Is it okay to harangue somebody into following you? Or feel guilty because your friend isn’t following you on Twitter?
There is a truth we need to accept as being inalienable from the nature of Twitter as it is presently designed: Twitter is built on passive-aggression, insecurity, and terror, and it won’t put up with your touchy-feely bullshit any longer.
No, you cannot harass someone into following you, just like you can’t make someone be your friend. That is embarrassing and pretty much guaranteed to turn out badly. Do you know how many times I’ve tried to make people be my friends? Dozens. (Hundreds.) Of those people, how many do you think have become genuine friends who don’t harbor any deep-seated resentment towards me? Just one. His name is Phillip. I keep him Duct-taped to my wall, and I know he cares about me, because when I hold a spoonful of peanut butter in front of his face and refuse to give it to him until he says he’s really really glad we’re friends, he says so.
Look, we all want our own Wall-Phil. (That’s Phillip’s nickname.) We all want our friends and admired acquaintances to love us as much as we love them, and to show that love by following us on Twitter. You can feel bad if your friend doesn’t follow you. I do. When someone I admire doesn’t follow me on Twitter, I have to print off her or his avatar, build a very small coffin, and bury it. I have to pretend that person died and that’s the only reason she isn’t following me back. It gets to be a real hassle. But I’d never ask for a follower directly because THAT would be weird. Here’s where the passive-aggression comes in. You want your friend to follow you on Twitter? Start starring the shit out of his or her tweets. Remind him or her everyday that you are there, waiting. Watching.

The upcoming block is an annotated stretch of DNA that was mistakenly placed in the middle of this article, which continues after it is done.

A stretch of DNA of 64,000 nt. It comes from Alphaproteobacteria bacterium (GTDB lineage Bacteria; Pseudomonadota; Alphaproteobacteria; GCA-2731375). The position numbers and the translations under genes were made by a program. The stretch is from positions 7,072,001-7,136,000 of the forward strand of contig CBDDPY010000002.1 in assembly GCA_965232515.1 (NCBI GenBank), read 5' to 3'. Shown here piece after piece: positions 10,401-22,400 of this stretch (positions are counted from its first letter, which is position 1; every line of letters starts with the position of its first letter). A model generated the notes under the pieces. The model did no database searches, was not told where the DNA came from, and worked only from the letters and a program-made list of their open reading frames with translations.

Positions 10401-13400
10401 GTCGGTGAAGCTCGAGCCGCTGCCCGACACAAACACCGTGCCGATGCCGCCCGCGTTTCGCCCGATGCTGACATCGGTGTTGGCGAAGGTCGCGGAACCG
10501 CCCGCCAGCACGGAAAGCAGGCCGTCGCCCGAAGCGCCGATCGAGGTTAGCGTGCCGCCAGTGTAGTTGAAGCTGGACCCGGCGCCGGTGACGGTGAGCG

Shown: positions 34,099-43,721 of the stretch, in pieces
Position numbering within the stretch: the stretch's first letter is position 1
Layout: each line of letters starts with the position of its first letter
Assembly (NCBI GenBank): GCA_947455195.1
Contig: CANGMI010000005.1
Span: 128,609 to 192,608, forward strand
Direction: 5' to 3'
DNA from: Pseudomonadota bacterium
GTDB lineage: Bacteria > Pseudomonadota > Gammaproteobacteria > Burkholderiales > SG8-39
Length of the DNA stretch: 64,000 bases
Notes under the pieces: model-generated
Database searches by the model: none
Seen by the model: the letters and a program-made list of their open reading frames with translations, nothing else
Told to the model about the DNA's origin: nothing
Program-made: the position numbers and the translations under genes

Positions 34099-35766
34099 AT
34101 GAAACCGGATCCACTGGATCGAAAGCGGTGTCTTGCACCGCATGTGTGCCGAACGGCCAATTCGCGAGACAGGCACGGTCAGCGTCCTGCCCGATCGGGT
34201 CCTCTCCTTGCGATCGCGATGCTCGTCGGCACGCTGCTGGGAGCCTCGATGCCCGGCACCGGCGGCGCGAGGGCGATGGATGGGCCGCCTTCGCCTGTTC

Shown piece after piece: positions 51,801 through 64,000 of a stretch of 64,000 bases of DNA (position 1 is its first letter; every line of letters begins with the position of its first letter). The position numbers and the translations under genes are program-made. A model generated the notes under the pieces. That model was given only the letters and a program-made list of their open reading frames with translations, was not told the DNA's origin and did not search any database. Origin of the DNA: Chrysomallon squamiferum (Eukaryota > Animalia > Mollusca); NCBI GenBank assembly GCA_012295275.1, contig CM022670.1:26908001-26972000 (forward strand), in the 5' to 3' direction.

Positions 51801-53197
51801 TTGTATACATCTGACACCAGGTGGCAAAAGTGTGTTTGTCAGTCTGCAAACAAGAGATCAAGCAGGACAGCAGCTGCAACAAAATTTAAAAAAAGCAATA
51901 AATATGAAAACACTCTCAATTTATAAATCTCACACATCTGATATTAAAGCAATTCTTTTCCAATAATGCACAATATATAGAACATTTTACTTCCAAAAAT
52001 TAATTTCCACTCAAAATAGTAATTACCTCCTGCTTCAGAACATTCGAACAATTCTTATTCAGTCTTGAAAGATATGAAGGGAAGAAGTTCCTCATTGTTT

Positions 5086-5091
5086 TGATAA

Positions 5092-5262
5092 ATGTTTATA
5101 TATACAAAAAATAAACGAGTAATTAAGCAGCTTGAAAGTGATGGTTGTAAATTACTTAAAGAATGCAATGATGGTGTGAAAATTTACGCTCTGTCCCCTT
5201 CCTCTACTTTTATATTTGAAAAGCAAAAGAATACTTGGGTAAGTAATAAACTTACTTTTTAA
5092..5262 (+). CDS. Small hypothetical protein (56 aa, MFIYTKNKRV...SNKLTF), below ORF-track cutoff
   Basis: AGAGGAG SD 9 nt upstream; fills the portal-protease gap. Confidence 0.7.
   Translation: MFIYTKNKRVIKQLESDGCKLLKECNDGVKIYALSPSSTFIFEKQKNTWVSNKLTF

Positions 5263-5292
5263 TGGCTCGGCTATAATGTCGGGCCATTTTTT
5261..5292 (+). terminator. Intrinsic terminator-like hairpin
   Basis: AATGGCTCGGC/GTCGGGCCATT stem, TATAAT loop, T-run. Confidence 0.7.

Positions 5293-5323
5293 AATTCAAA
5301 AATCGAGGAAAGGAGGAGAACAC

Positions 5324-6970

I’m pretty active on Twitter, and do a good deal of link sharing and animal-GIFing. What’s your advice on people who respond to/mention your tweets IRL… repeatedly? I’ve lost count of the number of times people have brought up my tweets in in-person conversations. Is that not an incredibly awkward thing to do? Why not just tweet back after reading the original post on Twitter? Can you write a Twitter etiquette rulebook? Etc., etc., etc. HELP. These people are annoying.
Luckily for you, my first book, Birds of a Feather: Laughing, Loving, and Learning on Twitter, is forthcoming. Unluckily for you, it has yet to be sold. Or written.
In the meantime, let’s get at the complexities inherent in your question. It sounds like you’re pretty popular on the Twitter, but it also sounds like your celebrity leaves you feeling empty and soulless. If everyone loves you so much, why do you feel so alone? If everyone is hanging on your every word, why don’t they let you know your words are appreciated until well after the fact? I understand. It’s lonely at the top. I took an upset victory over the reigning spelling bee champion in my fifth grade class, and the power was at once exhilarating and isolating. I was so cool that it was legitimately intolerable. I had to move. Well, I mean, just to middle school, with everyone else. But still.